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Wind Energy Information Group Predicts 'A NAMA For Wind Turbines!'
national | environment | other press Thursday November 07, 2013 22:23 by T
The plan for a huge number of wind turbines is not just running into trouble. It seems it could turn out to be a bit of a white elephant. The drive is coming from the UK because the population density is so high they are running into continual problems with objections and as a result they are unable to meet their own promised obligations for the percentage of renewable energy. But they have done a deal with the Irish government to use the 'empty' midlands of Ireland to build thousands of wind turbines and transfer the power by cable to the UK.
The news that we could end up with a NAMA for Wind Farms in the Midlands was reported today in the Midland Tribune.
Kilcormac/Kinnitty/Cadamstown Wind Energy Information group has expressed the view that Ireland will soon need a NAMA for wind turbines, if proposals to erect hundreds of wind turbines in the Midlands go ahead.
The report then goes on to mention some of the usual anti-wind arguments although I do not think it is quite straight forward but in this particular case, I think the final comment really sums up the situation
This project is all about profit at the expense of our quality of life. That's it. Money!'
And what this encapsulates is that in all these cases where we are trying to solve a problem -in this case energy supply and reducing CO-2, there are always people and large business who are willing to use and abuse this concern and public support to run roughshod over people and to make a killing for themselves and the people who cleared the institutional obstacles to allow them to do it.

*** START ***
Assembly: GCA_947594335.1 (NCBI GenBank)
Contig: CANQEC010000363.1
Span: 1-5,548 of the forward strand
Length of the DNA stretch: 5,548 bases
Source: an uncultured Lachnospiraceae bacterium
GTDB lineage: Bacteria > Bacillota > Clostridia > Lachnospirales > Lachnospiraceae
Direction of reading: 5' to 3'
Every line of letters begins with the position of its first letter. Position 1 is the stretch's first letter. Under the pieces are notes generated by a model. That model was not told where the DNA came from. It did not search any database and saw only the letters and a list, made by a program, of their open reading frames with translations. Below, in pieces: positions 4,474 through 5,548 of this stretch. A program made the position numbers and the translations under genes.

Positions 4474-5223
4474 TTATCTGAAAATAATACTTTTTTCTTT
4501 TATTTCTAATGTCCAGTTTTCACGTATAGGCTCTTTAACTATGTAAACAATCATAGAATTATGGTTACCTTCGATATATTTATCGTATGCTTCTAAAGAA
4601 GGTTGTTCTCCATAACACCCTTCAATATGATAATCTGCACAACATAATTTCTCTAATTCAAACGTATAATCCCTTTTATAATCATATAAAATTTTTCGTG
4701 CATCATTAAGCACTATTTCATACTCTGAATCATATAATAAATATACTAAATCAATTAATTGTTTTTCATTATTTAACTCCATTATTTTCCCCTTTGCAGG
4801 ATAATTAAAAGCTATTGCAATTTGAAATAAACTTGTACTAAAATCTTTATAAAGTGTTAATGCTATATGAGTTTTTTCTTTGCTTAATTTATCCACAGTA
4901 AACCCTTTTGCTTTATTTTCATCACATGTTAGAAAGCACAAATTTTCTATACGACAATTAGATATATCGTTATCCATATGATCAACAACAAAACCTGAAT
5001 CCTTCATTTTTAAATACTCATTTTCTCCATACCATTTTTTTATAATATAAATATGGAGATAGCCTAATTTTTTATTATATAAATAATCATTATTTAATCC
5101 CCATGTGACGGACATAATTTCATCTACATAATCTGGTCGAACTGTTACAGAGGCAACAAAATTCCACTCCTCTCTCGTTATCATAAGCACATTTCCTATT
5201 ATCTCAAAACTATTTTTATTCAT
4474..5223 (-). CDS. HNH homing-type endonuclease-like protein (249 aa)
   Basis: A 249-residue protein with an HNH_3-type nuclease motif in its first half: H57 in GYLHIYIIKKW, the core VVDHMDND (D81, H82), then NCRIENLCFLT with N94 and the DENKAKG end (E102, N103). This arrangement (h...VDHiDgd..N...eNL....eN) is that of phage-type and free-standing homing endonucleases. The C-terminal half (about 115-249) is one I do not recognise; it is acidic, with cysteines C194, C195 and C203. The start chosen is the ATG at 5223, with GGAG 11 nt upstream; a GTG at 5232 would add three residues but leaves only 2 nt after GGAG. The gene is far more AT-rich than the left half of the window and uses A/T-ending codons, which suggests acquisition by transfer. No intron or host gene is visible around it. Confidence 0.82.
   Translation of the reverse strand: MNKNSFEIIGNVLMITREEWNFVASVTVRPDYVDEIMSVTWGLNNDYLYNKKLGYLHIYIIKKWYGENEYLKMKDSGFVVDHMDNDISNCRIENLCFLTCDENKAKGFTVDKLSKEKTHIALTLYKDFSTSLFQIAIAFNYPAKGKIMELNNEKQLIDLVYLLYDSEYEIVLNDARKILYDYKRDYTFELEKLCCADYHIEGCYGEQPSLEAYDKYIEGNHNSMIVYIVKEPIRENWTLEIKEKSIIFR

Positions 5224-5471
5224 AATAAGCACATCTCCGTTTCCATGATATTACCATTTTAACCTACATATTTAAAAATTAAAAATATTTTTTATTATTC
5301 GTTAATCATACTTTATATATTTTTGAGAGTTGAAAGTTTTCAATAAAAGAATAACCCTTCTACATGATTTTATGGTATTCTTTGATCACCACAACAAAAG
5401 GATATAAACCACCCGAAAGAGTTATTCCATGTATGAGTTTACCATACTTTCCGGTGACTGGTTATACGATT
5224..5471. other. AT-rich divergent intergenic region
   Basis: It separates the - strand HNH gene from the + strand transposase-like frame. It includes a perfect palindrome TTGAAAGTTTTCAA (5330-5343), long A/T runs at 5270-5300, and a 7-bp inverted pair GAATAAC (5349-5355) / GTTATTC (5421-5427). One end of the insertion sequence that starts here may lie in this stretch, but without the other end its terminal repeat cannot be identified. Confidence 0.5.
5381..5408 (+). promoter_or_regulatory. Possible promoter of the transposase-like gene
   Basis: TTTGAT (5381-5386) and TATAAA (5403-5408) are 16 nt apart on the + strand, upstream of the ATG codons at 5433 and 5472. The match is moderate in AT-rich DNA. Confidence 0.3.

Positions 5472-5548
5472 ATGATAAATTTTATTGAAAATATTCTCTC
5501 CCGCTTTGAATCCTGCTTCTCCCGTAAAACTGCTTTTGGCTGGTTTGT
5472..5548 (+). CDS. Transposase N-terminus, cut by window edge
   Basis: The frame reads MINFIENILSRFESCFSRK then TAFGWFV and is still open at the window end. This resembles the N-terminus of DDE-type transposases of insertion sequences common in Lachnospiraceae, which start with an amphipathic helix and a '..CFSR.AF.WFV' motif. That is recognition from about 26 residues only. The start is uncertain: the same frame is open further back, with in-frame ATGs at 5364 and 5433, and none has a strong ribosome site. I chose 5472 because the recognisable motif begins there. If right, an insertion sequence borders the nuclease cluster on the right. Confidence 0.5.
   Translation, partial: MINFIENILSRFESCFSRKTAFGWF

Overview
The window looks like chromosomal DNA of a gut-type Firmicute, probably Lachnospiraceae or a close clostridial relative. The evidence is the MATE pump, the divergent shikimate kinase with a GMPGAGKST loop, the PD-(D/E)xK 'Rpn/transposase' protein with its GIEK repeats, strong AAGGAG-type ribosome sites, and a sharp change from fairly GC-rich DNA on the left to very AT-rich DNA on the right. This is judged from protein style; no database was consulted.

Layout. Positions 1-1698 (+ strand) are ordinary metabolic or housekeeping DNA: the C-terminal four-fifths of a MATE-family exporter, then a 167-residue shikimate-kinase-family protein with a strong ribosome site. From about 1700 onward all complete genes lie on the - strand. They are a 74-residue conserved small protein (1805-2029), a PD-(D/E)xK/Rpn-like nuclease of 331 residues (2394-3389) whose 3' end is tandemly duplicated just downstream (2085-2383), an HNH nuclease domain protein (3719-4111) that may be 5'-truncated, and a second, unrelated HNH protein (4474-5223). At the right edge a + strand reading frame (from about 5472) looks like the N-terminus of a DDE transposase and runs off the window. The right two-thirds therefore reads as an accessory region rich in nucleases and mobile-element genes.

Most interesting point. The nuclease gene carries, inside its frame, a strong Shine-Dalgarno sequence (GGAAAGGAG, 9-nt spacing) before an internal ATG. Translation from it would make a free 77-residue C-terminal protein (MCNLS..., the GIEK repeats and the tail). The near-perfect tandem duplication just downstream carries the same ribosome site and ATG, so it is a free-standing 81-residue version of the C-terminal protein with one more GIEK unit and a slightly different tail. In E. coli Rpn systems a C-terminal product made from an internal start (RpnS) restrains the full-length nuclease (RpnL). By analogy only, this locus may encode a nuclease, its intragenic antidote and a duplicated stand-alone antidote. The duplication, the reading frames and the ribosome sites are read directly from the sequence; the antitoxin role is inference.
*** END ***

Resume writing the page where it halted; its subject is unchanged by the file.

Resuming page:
You can read the full report at the link below
by fred Fri Nov 08, 2013 07:00
But, T., don't you agree, having a whole bunch of electricity generating wind turbines on our land when the "shit hits the fan" so to speak (i.e. when fossil fuels run out) can only be a good thing in the longer term view! ;-)
by T Fri Nov 08, 2013 20:03
The problem with renewables is that they don't produce a base load. And without an European scale inter-connection and some kind of storage system, adding extra capacity is more or less wasted because you have to have other plant on standby and idling to make up for the shortfall.
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The following from the Roscommon People (today) is also relevant to the above and lists some of the locations where "developers" are considering placing turbines. People have a limited time to object.
Sites in Elphin, Ballaghaderreen, Scramogue, Arigna, Cloonfad and Brideswell have been deemed viable for wind energy development in Roscommon County Council’s Draft Wind Energy Policy and the closing date for submissions on the policy is February 28th.
A spokesperson for Sliabh Ban Community Group said that it is important that Roscommon people read the draft policy, because once it is accepted by Roscommon county councillors, it will guide developers as they seek to profit from future wind turbine sites in Co. Roscommon. As it stands, large areas of County Roscommon are being described by the draft policy as suitable for wind turbines.
The Draft Wind Energy Policy puts forward the following areas as being viable for wind energy development:
Ballaghaderreen and Bockagh Hills Uplands;
Sliabh Ban and Boerish Bogland;
Scramogue River Basin;
Lough Funshinagh and Stone Wall Grasslands and Esker Ridges;
Arigna Mountains; Skrine Hill and Limestone Pavement;
Mid Lough Ree Pastureland;
Ballinlough Bogland and Esker Ridges;
Cloonfad Hills and Esker Ridges;
Cloonfad Bog and Upland;
Mulaghnashee Wet Farmland Plateau;
Cloona Lough and Lung River Bogland Basin;
Brideswell Esker Belt
The report also added some specifics for two of the locations:
The Draft Wind Farm Strategy is available for inspection at the County Council Planning Office on Golf Links Rd. It also can be downloaded from the Internet on the Roscommon County Council website www.roscommoncoco.ie ....but it is quite hard to find so it has been downloaded and attached here too. See page 35 for the list of sites.
Full text at link below
Roscommon Draft Wind Farm Strategy 3.2 Mb